Beginning of the End


The Judges, Deliverers of Israel

This chapter is based on Judges 6 to 8; 10.

Satisfied with the territory already gained, the tribes lost their zeal and discontinued the war. “When Israel was strong, ... they put the Canaanites under tribute, but did not completely drive them out.” (Judges 1:28). BOE 273.1

On His part, the Lord had faithfully fulfilled the promises He made to Israel. It only remained for them to complete the work of driving out the inhabitants of the land, but they failed to do this. By making treaties with the Canaanites they violated the command of God and failed to fulfill the condition on which He had promised them possession of Canaan. BOE 273.2

At Sinai God had warned them against idolatry. “You shall not bow down to their gods, nor serve them, nor do according to their works; but you shall utterly overthrow them and completely break down their sacred pillars.” As long as they remained obedient, God would subdue their enemies: “I will send My fear before you, I will cause confusion among all the people to whom you come. ... And I will send hornets before you, which shall drive out the Hivite, the Canaanite, and the Hittite from before you. I will not drive them out from before you in one year, lest the land become desolate and the beasts of the field become too numerous for you. Little by little I will drive them out from before you, until you have increased, and you inherit the land. ... You shall make no covenant with them, nor with their gods. They shall not dwell in your land, lest they make you sin against Me. For if you serve their gods, it will surely be a snare to you.” (Exodus 23:24, 27-33). BOE 273.3

God had placed His people in Canaan to hold back the tide of moral evil, so that it would not flood the world. God would give into the hands of the Israelites nations that were greater and more powerful than the Canaanites. “You will dispossess greater and mightier nations than yourselves. ... From the wilderness and Lebanon, from the river, the river Euphrates, even unto the Western Sea, shall be your territory.” (Deuteronomy 11:23, 24). BOE 273.4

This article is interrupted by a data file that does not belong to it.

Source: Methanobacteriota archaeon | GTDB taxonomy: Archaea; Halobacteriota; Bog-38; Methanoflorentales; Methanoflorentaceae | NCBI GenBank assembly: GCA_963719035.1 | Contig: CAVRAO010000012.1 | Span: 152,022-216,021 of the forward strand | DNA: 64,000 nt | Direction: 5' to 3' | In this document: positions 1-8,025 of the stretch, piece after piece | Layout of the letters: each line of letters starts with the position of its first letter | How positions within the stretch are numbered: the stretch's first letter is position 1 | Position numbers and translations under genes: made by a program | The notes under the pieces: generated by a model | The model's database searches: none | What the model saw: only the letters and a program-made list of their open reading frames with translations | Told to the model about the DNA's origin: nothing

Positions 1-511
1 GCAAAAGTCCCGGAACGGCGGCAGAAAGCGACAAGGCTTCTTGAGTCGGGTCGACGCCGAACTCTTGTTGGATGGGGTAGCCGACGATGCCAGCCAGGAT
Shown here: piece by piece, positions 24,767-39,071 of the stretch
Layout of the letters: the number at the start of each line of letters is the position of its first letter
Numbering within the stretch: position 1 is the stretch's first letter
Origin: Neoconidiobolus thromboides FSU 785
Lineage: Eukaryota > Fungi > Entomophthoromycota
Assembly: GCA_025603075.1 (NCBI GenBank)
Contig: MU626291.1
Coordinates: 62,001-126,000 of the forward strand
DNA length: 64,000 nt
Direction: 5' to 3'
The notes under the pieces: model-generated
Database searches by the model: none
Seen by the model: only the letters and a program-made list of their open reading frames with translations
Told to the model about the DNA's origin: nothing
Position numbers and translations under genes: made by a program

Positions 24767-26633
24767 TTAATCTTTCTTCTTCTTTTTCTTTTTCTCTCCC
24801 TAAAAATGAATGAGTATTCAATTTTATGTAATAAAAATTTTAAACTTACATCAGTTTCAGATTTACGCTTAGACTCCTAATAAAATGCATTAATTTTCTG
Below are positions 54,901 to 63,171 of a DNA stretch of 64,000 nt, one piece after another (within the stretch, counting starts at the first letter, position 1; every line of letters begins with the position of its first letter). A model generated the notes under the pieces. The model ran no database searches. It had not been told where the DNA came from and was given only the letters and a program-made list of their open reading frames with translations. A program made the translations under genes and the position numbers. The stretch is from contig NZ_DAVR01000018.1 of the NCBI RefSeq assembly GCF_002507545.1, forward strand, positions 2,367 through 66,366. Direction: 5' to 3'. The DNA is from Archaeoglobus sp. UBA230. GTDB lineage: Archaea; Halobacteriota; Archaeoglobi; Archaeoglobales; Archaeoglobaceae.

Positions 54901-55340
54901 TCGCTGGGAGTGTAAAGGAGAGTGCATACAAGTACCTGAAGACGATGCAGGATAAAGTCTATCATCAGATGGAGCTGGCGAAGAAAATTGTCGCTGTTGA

But they chose ease and self-indulgence. They let their opportunities slip away for completing the conquest of the land, and for many generations they were harassed by the survivors of these idolatrous peoples, who were like “irritants” in their eyes and “thorns” in their sides (Numbers 33:55). BOE 273.5

The Israelites “mingled with the Gentiles and learned their works.” They intermarried with the Canaanites, and idolatry spread like a plague throughout the land. “They even sacrificed their sons and their daughters to demons. ... And the land was polluted with blood.” “Therefore the wrath of the Lord was kindled against His people, so that He abhorred His own inheritance.” (Psalm 106:35-40). BOE 274.1

Until the generation who had received instruction from Joshua died out, idolatry made little progress, but the parents prepared the way for the apostasy of their children. The simple habits of the Hebrews had strengthened them with physical health, but association with the heathen led to indulgence of appetite and passion, which gradually weakened the mental and moral powers. By their sins the Israelites were separated from God, and they could no longer overcome their enemies. So they came to be dominated by the very nations that they could have conquered. BOE 274.2

“They forsook the Lord God of their fathers, who had brought them out of the land of Egypt.” “They provoked Him to anger with their high places, and moved Him to jealousy with their carved images.” Therefore the Lord “forsook the tabernacle of Shiloh, the tent He had placed among men, and delivered His strength into captivity, and His glory into the enemy’s hand.” (Judges 2:12; Psalm 78:58, 60, 61). BOE 274.3

Yet God did not completely forsake His people. There was always a remnant who were true to Jehovah, and from time to time the Lord brought up faithful and courageous men to put down idolatry and deliver the Israelites from their enemies. But when the deliverer died and the people were released from his authority, they would gradually return to their idols. This is the reason for Israel’s story of backsliding and correction, of confession and deliverance, repeating itself again and again. BOE 274.4